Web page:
The CEO’s comments quickly spread, and have been harshly denounced by many.  Today, in a letter  written on behalf of the National Press Photographer’s Association and seven other organizations (American Society of Media Photographers (ASMP),  Centre of the Picture Industry (CEPIC), Professional Photographers of America (PPA), Graphic Artists Guild (GAG), Picture Archive Council of America (PACA), American Photographic Artists (APA) and Picture Archive Council of America (PACA)), NPPA President Mike Borland expressed the group’s disapproval.  “We find these comments demeaning and devaluing to professional photography and photographers,” Borland wrote, “especially coming from a company like Yahoo! that derives millions of pageviews from photographs, has a number of photosharing applications in its portfolio, and is attempting to monetize those images for even greater profits.” The letter was also copied to the entire Yahoo! board of directors.

Mayer has tried to distance herself from her original comment, calling it a “misstatement” that was taken “out of context,” and apologizing via Twitter.  The Yahoo! CEO says her statements were related to Flickr’s increased storage capacity, and that there is no need for “Pro” accounts with expanded feautures because all users are now afforded a terabyte of memory.

Regardless, Borland noted that the NPPA “find[s] it extremely difficult to understand how anyone, especially someone in [Mayer’s] position could say such a thing in any context.”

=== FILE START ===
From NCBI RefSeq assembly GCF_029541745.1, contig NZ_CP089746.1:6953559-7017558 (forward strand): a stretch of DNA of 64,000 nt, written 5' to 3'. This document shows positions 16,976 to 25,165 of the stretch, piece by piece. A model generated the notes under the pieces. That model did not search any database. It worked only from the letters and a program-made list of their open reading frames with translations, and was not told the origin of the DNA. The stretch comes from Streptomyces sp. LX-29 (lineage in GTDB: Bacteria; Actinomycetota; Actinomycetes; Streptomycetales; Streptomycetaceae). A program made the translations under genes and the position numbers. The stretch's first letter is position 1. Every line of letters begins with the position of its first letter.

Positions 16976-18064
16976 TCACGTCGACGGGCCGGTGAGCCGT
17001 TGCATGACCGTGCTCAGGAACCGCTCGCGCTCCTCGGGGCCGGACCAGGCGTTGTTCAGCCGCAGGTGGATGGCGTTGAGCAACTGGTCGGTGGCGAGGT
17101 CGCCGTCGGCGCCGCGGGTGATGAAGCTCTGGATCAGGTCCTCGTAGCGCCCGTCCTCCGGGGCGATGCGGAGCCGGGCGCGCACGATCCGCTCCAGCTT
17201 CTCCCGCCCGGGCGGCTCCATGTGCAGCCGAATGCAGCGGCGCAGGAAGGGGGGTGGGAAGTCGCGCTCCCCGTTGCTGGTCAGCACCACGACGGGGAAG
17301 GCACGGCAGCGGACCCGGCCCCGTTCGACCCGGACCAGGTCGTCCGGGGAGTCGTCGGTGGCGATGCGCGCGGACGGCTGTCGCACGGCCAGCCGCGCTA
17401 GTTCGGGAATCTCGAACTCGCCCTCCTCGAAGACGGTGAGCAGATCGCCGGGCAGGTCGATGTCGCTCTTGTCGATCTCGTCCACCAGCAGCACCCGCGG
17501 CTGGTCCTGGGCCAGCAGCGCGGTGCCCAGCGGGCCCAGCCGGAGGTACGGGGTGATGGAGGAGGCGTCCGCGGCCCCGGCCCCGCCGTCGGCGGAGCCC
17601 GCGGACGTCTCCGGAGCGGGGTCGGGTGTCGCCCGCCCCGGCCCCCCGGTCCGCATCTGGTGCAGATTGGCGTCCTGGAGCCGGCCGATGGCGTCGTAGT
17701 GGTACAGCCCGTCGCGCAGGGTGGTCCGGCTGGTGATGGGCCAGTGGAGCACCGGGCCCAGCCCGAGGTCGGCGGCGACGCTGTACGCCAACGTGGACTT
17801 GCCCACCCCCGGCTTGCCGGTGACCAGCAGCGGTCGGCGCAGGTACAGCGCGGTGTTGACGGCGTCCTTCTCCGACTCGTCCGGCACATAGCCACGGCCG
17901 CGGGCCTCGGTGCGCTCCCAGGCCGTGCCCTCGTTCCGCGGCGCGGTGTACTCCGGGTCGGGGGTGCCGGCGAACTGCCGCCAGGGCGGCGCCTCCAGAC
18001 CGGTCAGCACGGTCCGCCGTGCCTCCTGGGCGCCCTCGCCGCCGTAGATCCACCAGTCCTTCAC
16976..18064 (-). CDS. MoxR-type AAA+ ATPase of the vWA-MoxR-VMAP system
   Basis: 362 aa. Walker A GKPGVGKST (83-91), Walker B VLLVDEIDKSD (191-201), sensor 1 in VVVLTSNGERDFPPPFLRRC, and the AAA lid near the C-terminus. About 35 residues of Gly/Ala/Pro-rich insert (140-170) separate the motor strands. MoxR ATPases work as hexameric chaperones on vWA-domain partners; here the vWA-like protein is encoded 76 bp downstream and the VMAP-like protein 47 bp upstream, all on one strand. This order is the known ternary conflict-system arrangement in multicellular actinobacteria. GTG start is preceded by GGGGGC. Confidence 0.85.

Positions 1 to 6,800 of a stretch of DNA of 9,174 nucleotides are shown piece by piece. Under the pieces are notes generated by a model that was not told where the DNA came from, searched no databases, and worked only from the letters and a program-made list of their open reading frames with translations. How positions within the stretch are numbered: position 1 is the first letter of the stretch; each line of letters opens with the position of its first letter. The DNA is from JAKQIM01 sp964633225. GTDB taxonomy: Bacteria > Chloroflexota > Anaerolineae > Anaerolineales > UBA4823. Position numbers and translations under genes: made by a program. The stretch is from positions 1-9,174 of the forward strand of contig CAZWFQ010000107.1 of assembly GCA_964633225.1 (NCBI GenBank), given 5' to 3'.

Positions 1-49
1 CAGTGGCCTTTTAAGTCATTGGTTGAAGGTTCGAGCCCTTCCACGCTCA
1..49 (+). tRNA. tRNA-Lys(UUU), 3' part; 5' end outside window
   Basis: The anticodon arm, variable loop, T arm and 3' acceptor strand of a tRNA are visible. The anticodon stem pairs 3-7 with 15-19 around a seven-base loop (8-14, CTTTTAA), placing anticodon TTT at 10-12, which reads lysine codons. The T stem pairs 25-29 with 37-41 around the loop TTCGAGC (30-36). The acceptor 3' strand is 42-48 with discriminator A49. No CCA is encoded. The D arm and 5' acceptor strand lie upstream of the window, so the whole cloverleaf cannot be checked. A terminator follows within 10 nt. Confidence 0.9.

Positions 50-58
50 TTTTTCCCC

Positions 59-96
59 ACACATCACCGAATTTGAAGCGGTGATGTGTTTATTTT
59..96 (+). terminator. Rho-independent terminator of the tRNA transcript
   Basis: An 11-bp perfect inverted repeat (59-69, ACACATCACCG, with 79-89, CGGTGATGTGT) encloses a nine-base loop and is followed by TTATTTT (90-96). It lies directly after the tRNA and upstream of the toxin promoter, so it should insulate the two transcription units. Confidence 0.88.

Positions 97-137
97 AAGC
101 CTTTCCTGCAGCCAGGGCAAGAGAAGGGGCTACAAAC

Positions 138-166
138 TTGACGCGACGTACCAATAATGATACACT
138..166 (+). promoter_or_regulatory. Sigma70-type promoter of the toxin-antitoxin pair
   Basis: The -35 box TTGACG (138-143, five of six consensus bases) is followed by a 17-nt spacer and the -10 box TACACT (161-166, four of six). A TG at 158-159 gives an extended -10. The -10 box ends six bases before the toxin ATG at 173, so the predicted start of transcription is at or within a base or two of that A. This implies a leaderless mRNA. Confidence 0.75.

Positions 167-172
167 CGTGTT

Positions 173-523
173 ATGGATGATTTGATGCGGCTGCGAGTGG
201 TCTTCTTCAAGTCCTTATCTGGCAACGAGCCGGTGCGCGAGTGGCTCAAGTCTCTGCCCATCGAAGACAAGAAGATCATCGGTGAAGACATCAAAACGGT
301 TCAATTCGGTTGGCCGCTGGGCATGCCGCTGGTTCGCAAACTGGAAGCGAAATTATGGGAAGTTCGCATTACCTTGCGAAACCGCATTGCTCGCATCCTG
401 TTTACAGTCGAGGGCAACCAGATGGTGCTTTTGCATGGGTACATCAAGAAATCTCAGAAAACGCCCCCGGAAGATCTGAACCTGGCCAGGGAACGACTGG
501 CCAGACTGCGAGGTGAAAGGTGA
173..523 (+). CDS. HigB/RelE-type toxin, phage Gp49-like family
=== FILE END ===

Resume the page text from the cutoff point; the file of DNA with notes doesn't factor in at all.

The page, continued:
Photo editor Jim Colton, a four decade veteran of organizations including the Associated Press, Newsweek, and Sports Illustrated expressed similar sentiments, remarking in a blog post that Mayer’s comments were “an insult to all the professional photographers throughout history who have sacrificed everything to their craft…including their lives.”

Underlying much of the pushback against Mayer’s statements is the idea that amateur photographers simply do not posses the skill sets to do the jobs of their professional counterparts.  This conviction was aptly captured by well-known travel photographer Peter Adams, who noted “Photography is not about cameras, gadgets and gismos. Photography is about photographers. A camera didn’t make a great picture any more than a typewriter wrote a great novel.”

NPPA President Borland also wrote that “being a professional means more than earning a living from a skill . . . it means educating, informing and inspiring the public everyday through our work. It also means abiding by standards, ethics and principles.”

The NPPA has requested that Mayer offer a public apology, and has offered to meet with the CEO and her staff to assist Yahoo! in developing a “better understanding of and appreciation for the photographic community.”